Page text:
It is established that NG-amino-L-arginine (NAA) is a metabolism-based inactivator of all three major nitric-oxide synthase (NOS) isoforms. The mechanism by which this inactivation occurs, however, is not well understood. In the current study, we discovered that inactivation of the neuronal isoform of NOS (nNOS) by NAA in vitro results in covalent alteration of the heme prosthetic group, in part, to products that contain an intact porphyrin ring and are either dissociable from or irreversibly bound to the protein. The alteration of the heme is concomitant with the loss of nNOS activity. Studies with nNOS containing a 14C-labeled prosthetic heme moiety indicate that the major dissociable product and the irreversibly bound heme adduct account for 21 and 28%, respectively, of the heme that is altered. Mass spectral analysis of the major dissociable product gave a molecular ion of m/z 775.3 that is consistent with the mass of an adduct of heme and NAA minus a hydrazine group. Peptide mapping of the irreversibly bound heme adduct indicates that the heme is bound to a residue in the oxygenase domain of nNOS. We show for the first time that metabolism based inactivation of nNOS occurs in vivo as highly similar heme products are formed. Because inactivation and alteration may trigger ubiquitination and proteasomal degradation of nNOS, NAA may be a useful biochemical tool for the study of these basic regulatory processes.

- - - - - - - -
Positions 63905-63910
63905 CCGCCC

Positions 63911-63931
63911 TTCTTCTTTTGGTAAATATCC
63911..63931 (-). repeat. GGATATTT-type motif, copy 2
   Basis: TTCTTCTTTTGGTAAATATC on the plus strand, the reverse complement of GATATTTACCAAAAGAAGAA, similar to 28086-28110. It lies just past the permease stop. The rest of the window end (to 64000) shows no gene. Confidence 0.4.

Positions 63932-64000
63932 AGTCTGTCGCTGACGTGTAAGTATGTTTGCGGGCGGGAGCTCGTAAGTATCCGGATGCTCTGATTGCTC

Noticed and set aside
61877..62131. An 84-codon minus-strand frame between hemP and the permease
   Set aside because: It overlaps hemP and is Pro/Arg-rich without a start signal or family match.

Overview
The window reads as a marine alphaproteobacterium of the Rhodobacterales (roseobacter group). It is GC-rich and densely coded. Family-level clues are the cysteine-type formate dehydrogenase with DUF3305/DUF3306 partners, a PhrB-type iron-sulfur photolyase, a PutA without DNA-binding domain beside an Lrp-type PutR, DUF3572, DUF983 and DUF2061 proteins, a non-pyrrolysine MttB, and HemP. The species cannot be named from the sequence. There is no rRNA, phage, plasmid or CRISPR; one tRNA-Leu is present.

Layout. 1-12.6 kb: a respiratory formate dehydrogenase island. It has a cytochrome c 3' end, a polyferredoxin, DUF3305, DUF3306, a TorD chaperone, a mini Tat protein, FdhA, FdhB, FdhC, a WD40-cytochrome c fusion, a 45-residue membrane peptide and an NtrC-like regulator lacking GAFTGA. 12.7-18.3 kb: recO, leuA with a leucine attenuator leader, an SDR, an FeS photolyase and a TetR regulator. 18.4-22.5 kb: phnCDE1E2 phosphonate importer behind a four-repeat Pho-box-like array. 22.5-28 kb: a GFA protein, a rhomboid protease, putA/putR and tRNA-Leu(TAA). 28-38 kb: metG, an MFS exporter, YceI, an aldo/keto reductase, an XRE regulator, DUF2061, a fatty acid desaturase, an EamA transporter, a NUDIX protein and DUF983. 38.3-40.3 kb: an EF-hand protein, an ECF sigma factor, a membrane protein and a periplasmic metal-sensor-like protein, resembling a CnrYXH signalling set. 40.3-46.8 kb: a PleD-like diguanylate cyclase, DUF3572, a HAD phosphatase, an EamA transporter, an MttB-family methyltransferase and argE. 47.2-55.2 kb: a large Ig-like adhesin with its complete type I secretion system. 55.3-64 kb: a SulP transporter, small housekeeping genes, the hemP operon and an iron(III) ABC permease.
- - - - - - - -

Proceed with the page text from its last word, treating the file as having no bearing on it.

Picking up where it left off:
ASJC Scopus subject areas
- Molecular Medicine